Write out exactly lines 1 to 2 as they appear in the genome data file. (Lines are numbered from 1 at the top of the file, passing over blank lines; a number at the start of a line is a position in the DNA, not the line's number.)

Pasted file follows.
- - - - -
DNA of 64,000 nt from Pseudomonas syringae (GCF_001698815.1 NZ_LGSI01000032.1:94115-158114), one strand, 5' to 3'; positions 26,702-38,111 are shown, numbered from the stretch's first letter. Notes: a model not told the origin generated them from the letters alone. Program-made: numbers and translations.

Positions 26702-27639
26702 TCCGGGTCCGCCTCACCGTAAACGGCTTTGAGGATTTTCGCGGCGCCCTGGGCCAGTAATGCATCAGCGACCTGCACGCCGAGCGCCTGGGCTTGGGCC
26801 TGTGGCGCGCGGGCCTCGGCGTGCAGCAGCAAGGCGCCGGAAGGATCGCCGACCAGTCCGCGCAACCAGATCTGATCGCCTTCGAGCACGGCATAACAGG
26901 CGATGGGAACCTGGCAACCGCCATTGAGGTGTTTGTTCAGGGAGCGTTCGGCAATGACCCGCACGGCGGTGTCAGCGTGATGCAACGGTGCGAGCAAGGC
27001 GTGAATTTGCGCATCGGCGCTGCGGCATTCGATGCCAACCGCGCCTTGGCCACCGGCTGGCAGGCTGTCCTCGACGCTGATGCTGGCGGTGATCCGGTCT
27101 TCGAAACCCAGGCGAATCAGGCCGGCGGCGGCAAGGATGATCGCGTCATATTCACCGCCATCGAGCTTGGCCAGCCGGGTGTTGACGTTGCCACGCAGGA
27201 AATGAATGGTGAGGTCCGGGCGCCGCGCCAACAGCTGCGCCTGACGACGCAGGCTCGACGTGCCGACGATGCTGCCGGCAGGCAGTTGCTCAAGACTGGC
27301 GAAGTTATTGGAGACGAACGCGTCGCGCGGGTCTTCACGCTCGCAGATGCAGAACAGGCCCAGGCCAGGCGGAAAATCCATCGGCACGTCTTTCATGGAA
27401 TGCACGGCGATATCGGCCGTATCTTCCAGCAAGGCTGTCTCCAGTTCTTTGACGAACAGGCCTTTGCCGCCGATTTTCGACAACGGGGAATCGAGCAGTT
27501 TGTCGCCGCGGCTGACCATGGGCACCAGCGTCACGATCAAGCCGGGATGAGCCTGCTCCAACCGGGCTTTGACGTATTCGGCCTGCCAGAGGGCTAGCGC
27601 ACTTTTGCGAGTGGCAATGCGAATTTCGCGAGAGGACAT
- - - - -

DNA of 64,000 nt from Pseudomonas syringae (GCF_001698815.1 NZ_LGSI01000032.1:94115-158114), one strand, 5' to 3'; positions 26,702-38,111 are shown, numbered from the stretch's first letter. Notes: a model not told the origin generated them from the letters alone. Program-made: numbers and translations.

Positions 26702-27639